The UCLA Graduate Student Association announced last week it will remain part of the University of California Student Association even though graduate student associations at other campuses voted to leave UCSA last month.
The UC Graduate-Professional Coalition, which consists of graduate student representatives from the 10 UC campuses, voted to leave UCSA because several graduate student leaders said they think UCSA does not focus enough on graduate student needs. However, Parshan Khosravi, vice president of external affairs for UCLA’s GSA, said the association will not be joining UCGPC this academic year and will stay in UCSA.
Khosravi said he thinks UCGPC’s future remains uncertain and said GSA has maintained a strong relationship with UCSA.
UCSA is an advocacy organization representing UC students and works with UC administrators and lawmakers at the state and federal level. Graduate student leaders created UCGPC in July to better advocate for graduate student interests.
GSA President Michael Skiles said he thinks Khosravi acted unilaterally by announcing that GSA will remain part of UCSA and not join UCGPC. He added Khosravi, as the association’s vice president of external affairs, has the authority to make such a decision.
However, the GSA Forum can overturn Khosravi’s decision at its next meeting, Skiles said.
“In 2015, the GSA forum voted not to rejoin UCSA after nearly a decade of not being a member,” he said. “Historically, our forum has been opposed to being involved in UCSA.”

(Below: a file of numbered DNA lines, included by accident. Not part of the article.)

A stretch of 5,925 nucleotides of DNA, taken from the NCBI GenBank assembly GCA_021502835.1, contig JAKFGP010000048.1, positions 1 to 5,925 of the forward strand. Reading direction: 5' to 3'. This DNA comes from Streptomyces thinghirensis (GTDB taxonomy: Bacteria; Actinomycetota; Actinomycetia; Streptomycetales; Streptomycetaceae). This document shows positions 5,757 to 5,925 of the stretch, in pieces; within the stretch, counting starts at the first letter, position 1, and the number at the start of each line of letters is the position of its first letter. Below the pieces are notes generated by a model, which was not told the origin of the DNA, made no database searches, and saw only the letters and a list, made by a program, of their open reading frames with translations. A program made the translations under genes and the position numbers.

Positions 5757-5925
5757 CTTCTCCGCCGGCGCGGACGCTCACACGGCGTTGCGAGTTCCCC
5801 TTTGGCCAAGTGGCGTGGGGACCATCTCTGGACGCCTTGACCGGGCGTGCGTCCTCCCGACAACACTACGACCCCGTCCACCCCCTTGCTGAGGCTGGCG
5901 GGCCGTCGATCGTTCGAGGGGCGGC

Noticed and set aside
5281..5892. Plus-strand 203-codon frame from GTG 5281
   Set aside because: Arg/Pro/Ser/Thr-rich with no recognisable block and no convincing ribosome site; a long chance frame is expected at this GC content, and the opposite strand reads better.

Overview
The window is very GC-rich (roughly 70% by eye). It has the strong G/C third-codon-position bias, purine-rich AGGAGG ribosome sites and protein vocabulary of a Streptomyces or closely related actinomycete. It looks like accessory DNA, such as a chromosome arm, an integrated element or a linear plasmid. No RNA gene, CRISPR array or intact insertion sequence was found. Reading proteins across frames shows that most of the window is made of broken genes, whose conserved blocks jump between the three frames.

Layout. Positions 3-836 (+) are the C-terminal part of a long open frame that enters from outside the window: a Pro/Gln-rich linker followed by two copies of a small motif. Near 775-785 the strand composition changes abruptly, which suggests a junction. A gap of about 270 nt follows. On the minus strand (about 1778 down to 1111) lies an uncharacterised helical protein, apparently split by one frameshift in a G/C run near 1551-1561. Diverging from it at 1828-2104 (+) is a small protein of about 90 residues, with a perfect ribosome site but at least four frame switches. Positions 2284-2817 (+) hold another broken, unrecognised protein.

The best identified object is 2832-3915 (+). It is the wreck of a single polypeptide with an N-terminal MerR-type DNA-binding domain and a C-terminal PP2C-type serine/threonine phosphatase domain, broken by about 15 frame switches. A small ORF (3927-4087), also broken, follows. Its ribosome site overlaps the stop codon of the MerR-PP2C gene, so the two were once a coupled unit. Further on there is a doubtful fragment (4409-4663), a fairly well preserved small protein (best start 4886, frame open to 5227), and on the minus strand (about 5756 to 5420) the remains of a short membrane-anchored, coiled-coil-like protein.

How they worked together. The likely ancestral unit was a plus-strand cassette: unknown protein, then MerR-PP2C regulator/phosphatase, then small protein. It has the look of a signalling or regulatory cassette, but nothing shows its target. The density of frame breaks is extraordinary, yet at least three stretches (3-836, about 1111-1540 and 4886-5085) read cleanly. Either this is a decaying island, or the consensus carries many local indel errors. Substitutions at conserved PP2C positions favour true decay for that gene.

Skiles said he thinks Khosravi wants GSA to stay in UCSA because he is UCSA’s treasurer. He added he thinks UCLA should be represented in the UCGPC.
“I will continue to participate in UCGPC meetings (and) will be representing the UC Council of Student Body Presidents,” he said. “In addition to that, there should be someone else from our GSA at the UCGPC table representing UCLA.”
Khosravi said the GSA external affairs office decided to stay in UCSA because the organization provides connections to the UC Office of the President and supports his office’s legislative and advocacy work. He added he thinks some graduate students wanted to leave UCSA because they did not have enough time to travel for meetings.
“I want some viable policy change that I can advocate for and be a part of (and) I don’t see UCGPC being in any position to do that,” he said. “It was kind of an interesting thing to see that (other graduate students) were … willing to cut the advocacy level and power we have in order to match their own schedules.”
Khosravi said he thinks UCGPC withdrawing from UCSA will hurt graduate students because UCSA has more resources, such as a full-time staff, to advocate for students. He added he thinks UCGPC’s budget is based on assumptions and is not sustainable.
“UC graduates contribute to about 8 percent of UCSA’s budget, and that is if all of them were paying their dues, which is not the case,” he said. “So undergrads from a financial point of view will still have half a million dollar base to run, (while) graduate (students) are going to be screwed with no money left.”
Khosravi said he thinks his decision may be unpopular, but he wants to advocate effectively for graduate students’ interests.
“(Advocacy) is a 24/7 job and that’s where the real change happens, not (at) the end of the year where we go to a meeting and take pictures,” he said. “This is where UCGPC is going toward (and) this is a move backwards.”